When you have a President who retains his Financial interest, even if you’re supportive of him, you can’t know what his decisions are based on. And that becomes particularly acute when you see him praising [Recep Tayyip] Erdogan for seizing more power, or inviting the murderous [Rodrigo] Duterte to Washington, when he has property interests in Turkey and the Philippines.
But the commonality I’m hearing is the unwillingness to rely on experts. At the Office of Government Ethics, we saw ourselves in the solutions business. So let’s go back to the president’s financial interests. I have repeatedly said that he needed to sell them. But even if he wasn’t willing to sell them, we could have come up with other solutions that could have mitigated the harm, such as saying no administration official will attend any event at a Trump-branded or -owned property. That might’ve stopped Kuwait and Bahrain and other countries from holding events there, or politicians or charities from doing fundraising events there, because they would’ve known not a single person from the White House would’ve walked through the door. We also could have recommended that he follow the nepotism precedents instead of having the Department of Justice reverse its decades-old position on nepotism.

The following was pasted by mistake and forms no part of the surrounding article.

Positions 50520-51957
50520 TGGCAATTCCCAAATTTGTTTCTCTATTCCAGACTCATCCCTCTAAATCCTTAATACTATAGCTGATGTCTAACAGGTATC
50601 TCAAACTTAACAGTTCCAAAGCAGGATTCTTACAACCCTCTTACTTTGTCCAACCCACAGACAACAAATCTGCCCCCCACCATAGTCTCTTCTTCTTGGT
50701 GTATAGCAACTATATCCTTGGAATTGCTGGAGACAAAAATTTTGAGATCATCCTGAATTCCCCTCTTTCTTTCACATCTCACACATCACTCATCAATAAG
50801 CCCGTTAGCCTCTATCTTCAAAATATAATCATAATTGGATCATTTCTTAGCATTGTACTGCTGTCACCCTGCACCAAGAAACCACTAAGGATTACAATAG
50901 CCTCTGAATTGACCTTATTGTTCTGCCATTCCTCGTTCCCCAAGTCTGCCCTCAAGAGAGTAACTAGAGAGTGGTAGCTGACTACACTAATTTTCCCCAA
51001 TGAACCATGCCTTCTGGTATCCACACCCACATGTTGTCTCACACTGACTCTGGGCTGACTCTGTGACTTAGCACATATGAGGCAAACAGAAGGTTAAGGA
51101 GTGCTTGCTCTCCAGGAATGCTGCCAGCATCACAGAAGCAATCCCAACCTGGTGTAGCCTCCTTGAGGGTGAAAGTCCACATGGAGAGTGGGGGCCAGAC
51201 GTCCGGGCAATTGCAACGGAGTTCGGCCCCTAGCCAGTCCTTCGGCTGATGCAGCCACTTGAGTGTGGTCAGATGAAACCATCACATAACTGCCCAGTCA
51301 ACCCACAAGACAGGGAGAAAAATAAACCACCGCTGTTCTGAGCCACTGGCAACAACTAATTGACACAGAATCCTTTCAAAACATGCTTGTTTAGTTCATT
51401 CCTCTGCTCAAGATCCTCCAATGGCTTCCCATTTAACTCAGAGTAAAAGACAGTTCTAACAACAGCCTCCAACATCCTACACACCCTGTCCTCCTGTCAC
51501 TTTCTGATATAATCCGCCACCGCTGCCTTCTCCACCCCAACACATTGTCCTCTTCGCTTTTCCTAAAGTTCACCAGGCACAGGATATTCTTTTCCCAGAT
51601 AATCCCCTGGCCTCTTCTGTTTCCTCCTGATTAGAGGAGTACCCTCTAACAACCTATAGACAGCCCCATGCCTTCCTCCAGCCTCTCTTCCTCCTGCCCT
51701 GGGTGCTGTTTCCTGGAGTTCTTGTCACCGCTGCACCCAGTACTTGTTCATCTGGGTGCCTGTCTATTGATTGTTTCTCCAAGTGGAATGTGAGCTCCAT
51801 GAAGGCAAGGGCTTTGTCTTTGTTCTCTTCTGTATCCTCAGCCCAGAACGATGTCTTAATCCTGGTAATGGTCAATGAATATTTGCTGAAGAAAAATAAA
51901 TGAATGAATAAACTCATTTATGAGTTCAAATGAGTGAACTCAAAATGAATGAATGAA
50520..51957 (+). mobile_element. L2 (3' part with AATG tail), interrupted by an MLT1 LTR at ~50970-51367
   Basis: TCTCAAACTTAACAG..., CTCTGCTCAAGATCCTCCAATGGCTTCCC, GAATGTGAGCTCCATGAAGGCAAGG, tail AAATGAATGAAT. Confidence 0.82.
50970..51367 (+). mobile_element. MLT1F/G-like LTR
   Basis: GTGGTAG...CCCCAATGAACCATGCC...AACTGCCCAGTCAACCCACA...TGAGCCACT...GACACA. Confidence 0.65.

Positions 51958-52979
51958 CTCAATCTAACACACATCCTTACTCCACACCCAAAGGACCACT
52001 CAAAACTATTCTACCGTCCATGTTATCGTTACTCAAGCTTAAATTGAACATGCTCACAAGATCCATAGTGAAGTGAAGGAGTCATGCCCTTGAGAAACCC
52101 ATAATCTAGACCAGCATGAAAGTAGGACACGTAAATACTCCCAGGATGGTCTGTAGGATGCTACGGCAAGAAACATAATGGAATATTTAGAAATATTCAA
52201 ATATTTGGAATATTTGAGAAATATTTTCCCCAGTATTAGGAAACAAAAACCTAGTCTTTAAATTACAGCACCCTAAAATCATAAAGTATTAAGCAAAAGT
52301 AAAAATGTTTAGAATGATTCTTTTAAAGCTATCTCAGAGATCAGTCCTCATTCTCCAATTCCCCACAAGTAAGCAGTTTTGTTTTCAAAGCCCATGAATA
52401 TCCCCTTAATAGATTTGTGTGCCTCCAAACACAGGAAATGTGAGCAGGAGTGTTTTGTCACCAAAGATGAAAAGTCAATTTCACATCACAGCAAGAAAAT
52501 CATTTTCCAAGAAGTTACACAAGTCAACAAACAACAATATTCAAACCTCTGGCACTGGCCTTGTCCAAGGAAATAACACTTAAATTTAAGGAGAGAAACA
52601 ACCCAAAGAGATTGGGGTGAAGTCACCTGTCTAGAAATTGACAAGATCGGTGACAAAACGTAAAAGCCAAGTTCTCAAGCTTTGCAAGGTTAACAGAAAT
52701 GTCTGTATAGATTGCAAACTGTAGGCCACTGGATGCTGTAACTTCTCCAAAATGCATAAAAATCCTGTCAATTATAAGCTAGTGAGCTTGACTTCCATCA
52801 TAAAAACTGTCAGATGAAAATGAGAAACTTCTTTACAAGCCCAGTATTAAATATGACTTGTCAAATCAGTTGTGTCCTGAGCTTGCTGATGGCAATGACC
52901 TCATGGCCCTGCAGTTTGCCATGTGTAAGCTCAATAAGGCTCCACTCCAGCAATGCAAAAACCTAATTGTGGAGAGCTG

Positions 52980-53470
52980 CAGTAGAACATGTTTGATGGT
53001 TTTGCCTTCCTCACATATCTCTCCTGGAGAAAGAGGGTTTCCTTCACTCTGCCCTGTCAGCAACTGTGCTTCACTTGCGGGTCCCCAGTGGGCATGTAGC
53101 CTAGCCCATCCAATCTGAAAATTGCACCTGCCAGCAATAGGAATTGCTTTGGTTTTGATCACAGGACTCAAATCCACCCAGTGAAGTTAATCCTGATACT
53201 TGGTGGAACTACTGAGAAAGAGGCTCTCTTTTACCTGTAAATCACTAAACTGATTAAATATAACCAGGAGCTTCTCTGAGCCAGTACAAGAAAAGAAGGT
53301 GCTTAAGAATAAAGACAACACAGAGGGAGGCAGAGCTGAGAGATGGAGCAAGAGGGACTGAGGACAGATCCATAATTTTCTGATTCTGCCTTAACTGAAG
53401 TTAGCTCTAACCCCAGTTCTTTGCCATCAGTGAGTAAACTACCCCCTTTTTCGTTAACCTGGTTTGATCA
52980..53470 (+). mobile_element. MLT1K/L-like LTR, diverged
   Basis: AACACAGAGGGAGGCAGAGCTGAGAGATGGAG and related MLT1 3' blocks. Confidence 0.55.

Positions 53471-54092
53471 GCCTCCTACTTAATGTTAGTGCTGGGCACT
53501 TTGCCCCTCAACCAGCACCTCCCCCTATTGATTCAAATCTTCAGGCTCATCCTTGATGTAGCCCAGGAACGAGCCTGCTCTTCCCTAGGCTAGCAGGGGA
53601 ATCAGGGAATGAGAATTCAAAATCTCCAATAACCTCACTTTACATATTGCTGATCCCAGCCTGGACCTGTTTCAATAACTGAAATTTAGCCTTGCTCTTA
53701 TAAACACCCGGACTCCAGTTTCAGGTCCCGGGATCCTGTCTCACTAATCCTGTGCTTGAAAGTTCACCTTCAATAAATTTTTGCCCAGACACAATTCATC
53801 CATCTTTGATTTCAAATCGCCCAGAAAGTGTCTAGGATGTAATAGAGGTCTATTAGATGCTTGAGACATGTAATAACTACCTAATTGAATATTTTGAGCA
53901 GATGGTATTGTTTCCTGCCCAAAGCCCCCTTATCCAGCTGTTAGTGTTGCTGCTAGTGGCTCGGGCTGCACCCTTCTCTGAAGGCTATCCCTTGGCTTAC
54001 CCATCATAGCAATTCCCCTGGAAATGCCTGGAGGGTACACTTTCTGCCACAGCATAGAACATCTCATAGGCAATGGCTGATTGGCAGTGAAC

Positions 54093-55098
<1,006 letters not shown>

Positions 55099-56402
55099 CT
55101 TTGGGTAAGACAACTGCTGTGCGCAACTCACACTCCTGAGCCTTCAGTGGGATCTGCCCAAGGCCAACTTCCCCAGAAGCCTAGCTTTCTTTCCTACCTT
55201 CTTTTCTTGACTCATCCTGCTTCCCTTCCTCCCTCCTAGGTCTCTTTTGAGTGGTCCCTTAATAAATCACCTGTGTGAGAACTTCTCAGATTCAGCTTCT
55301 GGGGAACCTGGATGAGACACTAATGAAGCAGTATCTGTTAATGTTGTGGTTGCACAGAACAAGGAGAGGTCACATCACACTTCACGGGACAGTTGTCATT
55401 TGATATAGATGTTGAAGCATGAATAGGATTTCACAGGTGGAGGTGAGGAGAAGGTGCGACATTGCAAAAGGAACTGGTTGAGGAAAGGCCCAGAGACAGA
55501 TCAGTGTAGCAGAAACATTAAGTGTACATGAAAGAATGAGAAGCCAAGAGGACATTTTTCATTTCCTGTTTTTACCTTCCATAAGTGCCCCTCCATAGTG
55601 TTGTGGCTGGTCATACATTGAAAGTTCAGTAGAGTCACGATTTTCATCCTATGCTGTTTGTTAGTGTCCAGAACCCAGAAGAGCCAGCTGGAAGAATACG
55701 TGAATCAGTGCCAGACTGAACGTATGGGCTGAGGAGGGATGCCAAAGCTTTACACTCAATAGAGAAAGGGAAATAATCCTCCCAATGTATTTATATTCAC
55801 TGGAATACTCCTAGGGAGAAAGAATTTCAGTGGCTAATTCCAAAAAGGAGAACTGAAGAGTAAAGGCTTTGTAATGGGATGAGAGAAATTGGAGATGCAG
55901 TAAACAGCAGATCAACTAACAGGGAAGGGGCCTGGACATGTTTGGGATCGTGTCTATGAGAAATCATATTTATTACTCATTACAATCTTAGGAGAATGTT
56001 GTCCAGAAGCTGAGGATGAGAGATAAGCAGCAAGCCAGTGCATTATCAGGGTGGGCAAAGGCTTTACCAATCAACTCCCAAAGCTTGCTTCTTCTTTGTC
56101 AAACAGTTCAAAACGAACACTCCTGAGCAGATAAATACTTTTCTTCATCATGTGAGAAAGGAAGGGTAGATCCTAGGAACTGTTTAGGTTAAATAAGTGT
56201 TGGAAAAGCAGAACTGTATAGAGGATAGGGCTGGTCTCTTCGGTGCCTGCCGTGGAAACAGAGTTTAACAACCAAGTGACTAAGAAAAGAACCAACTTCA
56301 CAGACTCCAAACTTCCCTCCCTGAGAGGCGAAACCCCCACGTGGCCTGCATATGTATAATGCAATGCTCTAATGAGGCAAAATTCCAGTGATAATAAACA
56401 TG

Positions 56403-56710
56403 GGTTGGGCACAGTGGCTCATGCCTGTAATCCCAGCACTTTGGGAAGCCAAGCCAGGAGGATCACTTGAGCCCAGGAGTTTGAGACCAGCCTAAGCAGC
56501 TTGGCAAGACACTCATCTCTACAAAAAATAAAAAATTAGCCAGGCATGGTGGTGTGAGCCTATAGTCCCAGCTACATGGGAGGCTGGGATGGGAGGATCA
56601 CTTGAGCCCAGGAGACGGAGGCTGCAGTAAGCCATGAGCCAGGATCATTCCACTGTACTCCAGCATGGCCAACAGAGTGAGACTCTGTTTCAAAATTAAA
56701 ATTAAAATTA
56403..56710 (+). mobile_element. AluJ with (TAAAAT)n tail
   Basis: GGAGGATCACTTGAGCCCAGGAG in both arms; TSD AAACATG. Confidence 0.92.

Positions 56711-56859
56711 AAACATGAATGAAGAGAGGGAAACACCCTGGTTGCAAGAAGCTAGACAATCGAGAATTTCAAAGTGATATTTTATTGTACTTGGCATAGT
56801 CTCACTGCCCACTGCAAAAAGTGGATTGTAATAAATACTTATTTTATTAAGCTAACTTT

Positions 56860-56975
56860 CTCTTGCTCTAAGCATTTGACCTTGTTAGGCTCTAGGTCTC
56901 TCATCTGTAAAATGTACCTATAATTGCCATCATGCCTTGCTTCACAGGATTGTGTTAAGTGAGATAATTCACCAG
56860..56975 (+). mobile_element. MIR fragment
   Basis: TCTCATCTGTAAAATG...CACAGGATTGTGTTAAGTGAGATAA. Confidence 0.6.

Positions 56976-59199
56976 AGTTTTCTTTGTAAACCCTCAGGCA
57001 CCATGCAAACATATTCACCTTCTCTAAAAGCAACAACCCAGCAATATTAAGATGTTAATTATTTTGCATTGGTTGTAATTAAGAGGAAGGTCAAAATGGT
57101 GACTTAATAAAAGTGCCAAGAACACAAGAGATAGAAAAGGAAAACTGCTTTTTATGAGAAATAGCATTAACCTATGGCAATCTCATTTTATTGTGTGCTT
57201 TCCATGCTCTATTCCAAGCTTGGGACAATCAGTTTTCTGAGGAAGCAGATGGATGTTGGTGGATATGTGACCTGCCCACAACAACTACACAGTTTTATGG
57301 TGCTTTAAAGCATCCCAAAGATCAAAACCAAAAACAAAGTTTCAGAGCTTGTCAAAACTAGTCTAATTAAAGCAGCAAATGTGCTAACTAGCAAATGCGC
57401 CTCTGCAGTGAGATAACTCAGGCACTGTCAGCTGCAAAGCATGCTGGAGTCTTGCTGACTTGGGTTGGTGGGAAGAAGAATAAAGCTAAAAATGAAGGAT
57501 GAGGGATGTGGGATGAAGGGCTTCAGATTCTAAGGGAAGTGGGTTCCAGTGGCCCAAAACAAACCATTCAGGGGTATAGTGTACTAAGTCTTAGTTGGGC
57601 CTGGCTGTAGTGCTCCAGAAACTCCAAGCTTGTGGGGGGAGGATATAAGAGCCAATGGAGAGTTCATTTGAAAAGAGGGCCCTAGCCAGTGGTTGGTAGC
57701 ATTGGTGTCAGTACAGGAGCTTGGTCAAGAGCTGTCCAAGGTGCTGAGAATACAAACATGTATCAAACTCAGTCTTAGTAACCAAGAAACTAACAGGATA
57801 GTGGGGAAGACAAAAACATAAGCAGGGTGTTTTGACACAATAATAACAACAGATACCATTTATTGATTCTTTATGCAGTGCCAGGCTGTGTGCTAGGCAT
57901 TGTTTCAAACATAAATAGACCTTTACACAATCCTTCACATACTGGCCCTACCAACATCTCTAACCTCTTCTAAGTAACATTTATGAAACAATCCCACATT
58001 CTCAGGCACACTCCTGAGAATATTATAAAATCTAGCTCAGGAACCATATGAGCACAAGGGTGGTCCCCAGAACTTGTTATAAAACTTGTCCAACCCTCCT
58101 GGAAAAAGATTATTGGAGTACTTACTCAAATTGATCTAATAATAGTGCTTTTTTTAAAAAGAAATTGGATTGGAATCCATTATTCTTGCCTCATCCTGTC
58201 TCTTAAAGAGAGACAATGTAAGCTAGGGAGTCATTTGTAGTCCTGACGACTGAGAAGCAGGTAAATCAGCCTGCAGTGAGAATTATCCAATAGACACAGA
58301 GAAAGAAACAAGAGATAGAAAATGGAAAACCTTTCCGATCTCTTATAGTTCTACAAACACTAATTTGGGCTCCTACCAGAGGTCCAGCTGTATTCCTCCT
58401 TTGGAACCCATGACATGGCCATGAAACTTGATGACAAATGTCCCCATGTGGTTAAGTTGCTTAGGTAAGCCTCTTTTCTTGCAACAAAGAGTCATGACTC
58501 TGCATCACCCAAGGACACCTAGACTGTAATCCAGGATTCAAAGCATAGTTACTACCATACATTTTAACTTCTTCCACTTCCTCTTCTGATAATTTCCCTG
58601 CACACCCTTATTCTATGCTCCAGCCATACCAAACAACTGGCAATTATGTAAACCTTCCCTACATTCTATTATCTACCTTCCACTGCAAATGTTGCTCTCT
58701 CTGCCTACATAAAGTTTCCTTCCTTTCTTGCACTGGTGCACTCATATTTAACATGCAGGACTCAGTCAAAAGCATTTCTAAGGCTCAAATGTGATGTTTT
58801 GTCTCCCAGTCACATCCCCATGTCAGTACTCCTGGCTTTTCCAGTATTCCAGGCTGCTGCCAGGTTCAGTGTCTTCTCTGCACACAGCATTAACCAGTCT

So when the White House smears me and says I somehow was trying to undermine them, the truth is, if they had done what I recommended, they would’ve been stronger for it.”
- Walter Shaub, former director of the Office of Government Ethics, interviewed in “Four Quitters Walk Into a Bar…”